Video: AQA GCSE Mathematics Higher Tier Pack 1 β€’ Paper 3 β€’ Question 14

AQA GCSE Mathematics Higher Tier Pack 1 β€’ Paper 3 β€’ Question 14

05:44

Video Transcript

The variable π‘˜ is a positive integer. Prove that 12π‘˜ cubed plus 24π‘˜ squared plus 12π‘˜ over four π‘˜ squared plus four π‘˜ is always a multiple of three.

This word variable just means that π‘˜ can take different values. However, it must always be a positive integer; that’s, a positive whole number. Now we’re asked to prove that this expression involving π‘˜ is always a multiple of three. When we’re asked to prove something like this, we need to use algebra. It isn’t enough to show that this expression just works for certain values of π‘˜, as this wouldn’t be a proof. We need to prove that the same is true for all possible values of π‘˜. So in this case, that’s all positive integers.

As we’ve been asked to prove that this expression is always a multiple of three, we want to write it in the form three multiplied by something. So we’ll look at how we can simplify the expression we’ve been given to try and bring it into this form. First, we’ll look at factorizing both the numerator and denominator of this fraction. Let’s look at the numbers in the numerator first. We have 12, 24, and 12. And as the highest common factor of these three numbers is 12, we can bring this out as a common factor first of all.

Next, we’ll look at the powers of π‘˜. We have π‘˜ cubed, π‘˜ squared, and then π‘˜, which is π‘˜ to the power of one. We bring out the lowest power of π‘˜. So in this case that’s just π‘˜. We therefore have 12π‘˜ on the outside of the bracket, and there are no further common factors in the numerator. Inside the bracket, we need to write down the terms that we have to multiply 12π‘˜ by to give the original expression. To give 12π‘˜ cubed, we have to multiply 12π‘˜ by π‘˜ squared because π‘˜ multiplied by π‘˜ squared is π‘˜ cubed, so 12π‘˜ multiplied by π‘˜ squared gives 12π‘˜ cubed. To get 24π‘˜ squared, we have to multiply 12π‘˜ by two π‘˜ as 12 multiplied by two gives 24 and π‘˜ multiplied by π‘˜ gives π‘˜ squared.

Finally, to get 12π‘˜, we have to multiply 12π‘˜ by one, so we need to include plus one as the third term in the bracket. The numerator therefore factorizes as 12π‘˜ multiplied by π‘˜ squared plus two π‘˜ plus one. In the denominator, if we look at the numbers first of all, we can take out a common factor of four. And then looking at π‘˜ squared and π‘˜, we can again take out the lower power of π‘˜, so that’s just π‘˜, giving four π‘˜ as a factor on the outside of the bracket. Inside the bracket, we need to have π‘˜ plus one so that when we multiply four π‘˜ by π‘˜ we get four π‘˜ squared and when we multiply four π‘˜ by plus one we get plus four π‘˜.

We’ve now fully factorized both the numerator and denominator of this expression. Now already you may be able to spot that there’s some cancellation that we can do here. There’s a factor of π‘˜ in both the numerator and denominator, so this can be cancelled. We also have a 12 in the numerator and a four in the denominator. So dividing these both by four, we now have a three in the numerator and a one in the denominator. So writing out the simplified expression, we have three multiplied by π‘˜ squared plus two π‘˜ plus one all over π‘˜ plus one.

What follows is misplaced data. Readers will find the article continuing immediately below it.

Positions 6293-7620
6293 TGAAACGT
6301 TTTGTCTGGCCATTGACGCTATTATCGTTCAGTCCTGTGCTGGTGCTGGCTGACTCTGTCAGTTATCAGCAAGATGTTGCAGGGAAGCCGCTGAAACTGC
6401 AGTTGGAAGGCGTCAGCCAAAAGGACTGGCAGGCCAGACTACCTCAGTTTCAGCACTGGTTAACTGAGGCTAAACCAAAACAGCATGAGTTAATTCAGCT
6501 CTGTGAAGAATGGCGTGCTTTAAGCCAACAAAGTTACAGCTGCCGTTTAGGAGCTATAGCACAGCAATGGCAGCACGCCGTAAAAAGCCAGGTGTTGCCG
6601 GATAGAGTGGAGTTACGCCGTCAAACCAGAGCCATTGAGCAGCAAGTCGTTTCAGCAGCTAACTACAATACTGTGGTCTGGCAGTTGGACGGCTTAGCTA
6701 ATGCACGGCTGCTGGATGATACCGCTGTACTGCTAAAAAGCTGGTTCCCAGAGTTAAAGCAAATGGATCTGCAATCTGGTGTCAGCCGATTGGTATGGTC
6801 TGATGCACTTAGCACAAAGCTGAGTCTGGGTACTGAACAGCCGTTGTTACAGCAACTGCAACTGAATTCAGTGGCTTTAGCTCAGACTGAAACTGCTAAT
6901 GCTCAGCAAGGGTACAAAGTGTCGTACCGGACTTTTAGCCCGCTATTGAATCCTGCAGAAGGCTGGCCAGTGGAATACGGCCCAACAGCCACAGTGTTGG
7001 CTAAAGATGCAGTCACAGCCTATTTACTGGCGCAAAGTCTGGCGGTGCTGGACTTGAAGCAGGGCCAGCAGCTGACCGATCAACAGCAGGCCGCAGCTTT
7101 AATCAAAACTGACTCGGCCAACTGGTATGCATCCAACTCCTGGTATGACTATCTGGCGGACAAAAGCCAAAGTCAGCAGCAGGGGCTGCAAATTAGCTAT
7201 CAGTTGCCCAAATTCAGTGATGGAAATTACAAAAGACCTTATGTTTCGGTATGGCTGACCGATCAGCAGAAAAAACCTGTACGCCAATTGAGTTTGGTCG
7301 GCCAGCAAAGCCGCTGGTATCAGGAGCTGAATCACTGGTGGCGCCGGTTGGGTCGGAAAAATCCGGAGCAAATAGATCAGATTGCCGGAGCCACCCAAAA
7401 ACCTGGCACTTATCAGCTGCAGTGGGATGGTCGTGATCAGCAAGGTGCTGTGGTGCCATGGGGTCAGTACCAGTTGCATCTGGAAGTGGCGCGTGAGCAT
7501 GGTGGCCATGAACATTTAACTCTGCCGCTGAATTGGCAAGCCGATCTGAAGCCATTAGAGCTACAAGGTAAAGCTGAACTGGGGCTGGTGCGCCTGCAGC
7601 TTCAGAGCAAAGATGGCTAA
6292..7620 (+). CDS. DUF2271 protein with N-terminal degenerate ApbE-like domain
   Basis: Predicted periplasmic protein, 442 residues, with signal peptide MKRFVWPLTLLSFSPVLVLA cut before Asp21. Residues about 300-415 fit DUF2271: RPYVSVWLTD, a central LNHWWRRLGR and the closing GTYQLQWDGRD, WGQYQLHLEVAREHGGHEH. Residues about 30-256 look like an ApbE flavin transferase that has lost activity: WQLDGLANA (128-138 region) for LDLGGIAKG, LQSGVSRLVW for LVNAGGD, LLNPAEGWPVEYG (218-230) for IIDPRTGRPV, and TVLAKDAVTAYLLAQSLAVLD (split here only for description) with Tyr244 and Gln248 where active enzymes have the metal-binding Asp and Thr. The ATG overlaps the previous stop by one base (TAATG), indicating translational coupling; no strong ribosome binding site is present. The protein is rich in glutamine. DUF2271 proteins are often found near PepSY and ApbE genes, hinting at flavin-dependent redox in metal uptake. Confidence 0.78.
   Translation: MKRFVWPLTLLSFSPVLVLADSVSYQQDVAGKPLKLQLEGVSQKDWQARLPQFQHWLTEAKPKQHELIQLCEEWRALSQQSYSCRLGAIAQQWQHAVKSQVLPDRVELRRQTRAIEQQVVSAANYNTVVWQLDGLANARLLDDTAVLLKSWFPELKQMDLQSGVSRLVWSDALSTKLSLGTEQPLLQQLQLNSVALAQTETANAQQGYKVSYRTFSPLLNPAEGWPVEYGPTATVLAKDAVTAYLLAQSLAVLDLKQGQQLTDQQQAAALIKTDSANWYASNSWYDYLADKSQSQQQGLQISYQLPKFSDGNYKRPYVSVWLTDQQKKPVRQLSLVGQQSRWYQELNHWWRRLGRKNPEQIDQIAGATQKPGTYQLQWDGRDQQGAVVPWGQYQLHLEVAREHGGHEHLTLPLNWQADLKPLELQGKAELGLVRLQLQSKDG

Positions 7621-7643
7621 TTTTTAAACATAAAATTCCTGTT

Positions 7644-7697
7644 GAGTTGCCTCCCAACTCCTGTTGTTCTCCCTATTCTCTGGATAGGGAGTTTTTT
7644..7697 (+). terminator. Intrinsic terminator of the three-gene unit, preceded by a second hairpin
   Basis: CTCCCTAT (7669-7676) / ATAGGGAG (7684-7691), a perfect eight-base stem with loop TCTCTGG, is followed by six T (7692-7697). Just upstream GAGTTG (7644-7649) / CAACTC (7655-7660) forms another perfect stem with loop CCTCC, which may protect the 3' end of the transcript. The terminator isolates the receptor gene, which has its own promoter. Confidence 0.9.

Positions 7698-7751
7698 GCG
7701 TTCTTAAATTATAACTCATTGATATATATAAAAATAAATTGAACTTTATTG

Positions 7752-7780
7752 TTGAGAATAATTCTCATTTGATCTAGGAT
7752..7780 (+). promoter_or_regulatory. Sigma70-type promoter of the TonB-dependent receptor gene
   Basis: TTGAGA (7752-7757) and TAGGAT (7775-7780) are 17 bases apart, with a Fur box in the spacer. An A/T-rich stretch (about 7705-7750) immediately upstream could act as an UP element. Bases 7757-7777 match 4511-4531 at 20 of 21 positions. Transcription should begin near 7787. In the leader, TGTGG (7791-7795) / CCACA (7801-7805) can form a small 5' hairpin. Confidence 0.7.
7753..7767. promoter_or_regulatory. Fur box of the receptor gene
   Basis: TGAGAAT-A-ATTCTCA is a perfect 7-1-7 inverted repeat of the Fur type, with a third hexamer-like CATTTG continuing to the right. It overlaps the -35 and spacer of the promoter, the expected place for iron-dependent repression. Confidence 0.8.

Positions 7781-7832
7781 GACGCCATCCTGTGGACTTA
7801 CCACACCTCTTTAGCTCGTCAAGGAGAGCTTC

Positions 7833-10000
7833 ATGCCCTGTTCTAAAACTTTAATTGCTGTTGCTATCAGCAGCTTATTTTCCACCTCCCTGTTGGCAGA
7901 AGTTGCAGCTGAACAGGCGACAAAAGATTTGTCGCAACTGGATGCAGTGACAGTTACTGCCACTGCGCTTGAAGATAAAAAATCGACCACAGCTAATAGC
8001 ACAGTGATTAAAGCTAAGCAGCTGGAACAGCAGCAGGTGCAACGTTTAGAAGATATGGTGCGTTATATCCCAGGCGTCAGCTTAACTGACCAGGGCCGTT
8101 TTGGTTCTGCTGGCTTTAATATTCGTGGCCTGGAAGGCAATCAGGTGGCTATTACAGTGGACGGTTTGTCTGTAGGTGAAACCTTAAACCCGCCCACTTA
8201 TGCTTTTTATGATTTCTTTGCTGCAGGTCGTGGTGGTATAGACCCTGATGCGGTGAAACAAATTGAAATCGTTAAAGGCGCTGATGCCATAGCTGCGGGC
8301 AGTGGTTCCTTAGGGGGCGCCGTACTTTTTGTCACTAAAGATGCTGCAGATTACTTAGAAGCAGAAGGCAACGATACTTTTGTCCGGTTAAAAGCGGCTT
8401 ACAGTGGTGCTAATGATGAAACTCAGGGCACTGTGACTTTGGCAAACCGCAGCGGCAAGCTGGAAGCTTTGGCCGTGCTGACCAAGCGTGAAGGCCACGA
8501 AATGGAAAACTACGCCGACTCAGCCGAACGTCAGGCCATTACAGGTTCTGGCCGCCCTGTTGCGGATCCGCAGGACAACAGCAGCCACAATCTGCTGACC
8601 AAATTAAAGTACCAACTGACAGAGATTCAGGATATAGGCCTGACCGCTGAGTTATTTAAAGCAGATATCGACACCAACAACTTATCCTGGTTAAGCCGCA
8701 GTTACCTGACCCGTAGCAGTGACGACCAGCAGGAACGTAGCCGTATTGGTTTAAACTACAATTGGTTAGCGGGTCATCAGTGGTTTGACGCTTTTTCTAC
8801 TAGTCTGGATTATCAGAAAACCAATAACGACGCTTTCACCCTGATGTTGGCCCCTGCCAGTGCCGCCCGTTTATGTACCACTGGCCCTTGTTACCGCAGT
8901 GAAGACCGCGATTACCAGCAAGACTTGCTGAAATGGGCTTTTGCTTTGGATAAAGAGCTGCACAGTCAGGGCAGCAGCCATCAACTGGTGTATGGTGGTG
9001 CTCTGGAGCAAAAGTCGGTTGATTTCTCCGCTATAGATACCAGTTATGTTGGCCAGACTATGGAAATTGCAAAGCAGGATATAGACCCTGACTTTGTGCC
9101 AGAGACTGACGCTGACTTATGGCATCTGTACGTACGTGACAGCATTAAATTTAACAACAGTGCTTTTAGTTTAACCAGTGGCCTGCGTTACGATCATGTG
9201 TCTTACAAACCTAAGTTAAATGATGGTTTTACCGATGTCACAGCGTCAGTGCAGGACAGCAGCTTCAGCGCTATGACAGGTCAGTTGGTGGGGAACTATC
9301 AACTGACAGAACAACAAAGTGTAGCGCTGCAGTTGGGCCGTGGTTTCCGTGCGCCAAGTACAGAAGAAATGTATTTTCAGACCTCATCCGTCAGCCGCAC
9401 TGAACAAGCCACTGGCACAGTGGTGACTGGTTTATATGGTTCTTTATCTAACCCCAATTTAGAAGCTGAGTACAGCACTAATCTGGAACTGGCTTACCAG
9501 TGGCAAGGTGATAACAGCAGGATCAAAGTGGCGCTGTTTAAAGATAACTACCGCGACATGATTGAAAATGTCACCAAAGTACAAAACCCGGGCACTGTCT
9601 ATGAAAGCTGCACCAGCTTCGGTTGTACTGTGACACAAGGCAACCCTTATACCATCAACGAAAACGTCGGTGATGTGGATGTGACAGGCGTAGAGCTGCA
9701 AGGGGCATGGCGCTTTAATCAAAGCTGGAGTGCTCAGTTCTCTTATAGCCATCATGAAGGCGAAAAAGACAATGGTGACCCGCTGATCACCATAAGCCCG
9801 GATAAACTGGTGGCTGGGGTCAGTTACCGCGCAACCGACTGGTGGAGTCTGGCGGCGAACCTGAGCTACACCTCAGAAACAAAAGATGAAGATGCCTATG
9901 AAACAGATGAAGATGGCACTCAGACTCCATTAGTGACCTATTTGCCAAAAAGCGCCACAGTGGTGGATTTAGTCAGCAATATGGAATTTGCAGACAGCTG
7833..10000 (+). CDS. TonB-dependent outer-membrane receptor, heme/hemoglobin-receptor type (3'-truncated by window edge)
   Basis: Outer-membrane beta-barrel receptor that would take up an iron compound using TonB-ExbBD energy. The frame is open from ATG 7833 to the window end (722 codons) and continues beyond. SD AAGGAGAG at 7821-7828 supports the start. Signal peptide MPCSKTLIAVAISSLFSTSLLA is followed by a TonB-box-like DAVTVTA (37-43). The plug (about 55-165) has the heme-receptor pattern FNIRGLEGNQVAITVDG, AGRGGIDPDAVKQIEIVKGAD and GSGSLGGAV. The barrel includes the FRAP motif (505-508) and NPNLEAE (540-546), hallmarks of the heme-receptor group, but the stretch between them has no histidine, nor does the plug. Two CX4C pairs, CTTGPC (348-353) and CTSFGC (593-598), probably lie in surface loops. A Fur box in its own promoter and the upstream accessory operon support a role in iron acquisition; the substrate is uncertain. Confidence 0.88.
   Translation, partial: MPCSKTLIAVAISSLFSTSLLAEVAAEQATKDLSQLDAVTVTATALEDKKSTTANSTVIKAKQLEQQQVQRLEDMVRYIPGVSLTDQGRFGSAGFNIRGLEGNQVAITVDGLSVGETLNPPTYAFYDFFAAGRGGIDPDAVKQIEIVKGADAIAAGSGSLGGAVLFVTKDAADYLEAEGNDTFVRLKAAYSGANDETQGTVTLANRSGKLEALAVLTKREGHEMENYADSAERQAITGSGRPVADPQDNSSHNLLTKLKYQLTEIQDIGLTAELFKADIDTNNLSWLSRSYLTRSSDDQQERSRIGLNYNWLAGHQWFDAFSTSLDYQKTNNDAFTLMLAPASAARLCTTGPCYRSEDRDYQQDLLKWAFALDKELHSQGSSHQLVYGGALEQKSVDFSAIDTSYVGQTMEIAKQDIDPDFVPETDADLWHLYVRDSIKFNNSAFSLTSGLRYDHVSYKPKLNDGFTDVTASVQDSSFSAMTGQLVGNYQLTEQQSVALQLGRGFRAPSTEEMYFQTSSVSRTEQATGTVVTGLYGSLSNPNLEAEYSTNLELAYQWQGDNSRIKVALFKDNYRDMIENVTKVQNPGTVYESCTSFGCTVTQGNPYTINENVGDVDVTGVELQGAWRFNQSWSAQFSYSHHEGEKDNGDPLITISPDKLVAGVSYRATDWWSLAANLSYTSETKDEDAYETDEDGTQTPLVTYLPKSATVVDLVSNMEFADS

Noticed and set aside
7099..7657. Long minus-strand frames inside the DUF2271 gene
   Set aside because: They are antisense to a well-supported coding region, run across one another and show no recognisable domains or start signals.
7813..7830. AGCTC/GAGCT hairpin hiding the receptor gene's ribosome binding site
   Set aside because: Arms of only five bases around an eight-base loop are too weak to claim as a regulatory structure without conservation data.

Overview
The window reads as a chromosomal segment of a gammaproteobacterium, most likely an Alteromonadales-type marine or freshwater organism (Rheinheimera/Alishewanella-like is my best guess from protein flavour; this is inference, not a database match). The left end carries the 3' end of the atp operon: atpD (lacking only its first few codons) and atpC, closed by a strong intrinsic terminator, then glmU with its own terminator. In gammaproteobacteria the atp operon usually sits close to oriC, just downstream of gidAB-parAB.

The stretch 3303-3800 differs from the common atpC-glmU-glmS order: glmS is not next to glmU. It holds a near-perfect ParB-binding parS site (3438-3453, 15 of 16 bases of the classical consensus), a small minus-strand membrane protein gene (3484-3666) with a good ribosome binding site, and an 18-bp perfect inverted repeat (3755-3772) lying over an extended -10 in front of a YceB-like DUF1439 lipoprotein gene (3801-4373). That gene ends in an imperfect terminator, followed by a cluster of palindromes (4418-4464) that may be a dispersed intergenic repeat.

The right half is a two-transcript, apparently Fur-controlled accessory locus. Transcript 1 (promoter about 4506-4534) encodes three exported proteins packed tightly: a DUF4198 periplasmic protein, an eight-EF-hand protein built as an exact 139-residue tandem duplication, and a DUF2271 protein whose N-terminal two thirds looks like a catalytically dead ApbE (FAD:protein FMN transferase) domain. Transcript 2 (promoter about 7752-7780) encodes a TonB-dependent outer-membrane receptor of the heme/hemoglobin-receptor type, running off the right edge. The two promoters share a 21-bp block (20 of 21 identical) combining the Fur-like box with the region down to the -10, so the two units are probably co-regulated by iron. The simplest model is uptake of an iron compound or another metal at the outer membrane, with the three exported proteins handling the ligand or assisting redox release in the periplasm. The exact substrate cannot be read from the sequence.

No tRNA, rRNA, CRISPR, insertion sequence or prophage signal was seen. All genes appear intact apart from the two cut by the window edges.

Now this is looking positive because we have this factor of three here, but we don’t know that the rest of the expression, so that’s π‘˜ squared plus two π‘˜ plus one over π‘˜ plus one, will give an integer for every value of π‘˜, which would mean that if we’re multiplying three by something that isn’t an integer, this would not give a multiple of three. We need to see how we can simplify this expression further. Let’s see if we can factorize that quadratic expression in the numerator. As the coefficient of π‘˜ squared is just one, this means that we just have π‘˜ at the front of each bracket because π‘˜ multiplied by π‘˜ gives π‘˜ squared.

To complete the brackets, we need to look for two numbers which add to the coefficient of π‘˜, so that’s positive two, and multiplied to the constant term, that’s positive one. There aren’t a lot of possibilities here because the only factors of one are one and one, but one and one add to two. So we can complete each bracket with a plus one, and we see that π‘˜ squared plus two π‘˜ plus one factorizes as π‘˜ plus one multiplied by π‘˜ plus one. We can also write this as π‘˜ plus one squared. Making this substitution for π‘˜ squared plus two π‘˜ plus one, we now have three multiplied by π‘˜ plus one π‘˜ plus one all over π‘˜ plus one.

One of the brackets in the numerator can cancel with the bracket in the denominator, and we’re just left with three multiplied by π‘˜ plus one. We aren’t quite finished though we’ve written the expression as three multiplied by something, but we need to show that that something is a positive integer in order to give a multiple of three. Well if π‘˜ is a positive integer, then adding one will just give the next positive integer. So if π‘˜ is a positive integer, then so is π‘˜ plus one. Multiplying any positive integer by three will always give a multiple of three. So three multiplied by π‘˜ plus one is therefore a multiple of three.

So we’ve proven that the original expression, 12π‘˜ cubed plus 24π‘˜ squared plus 12π‘˜ over four π‘˜ squared plus four π‘˜, is always a multiple of three when π‘˜ is a positive integer.

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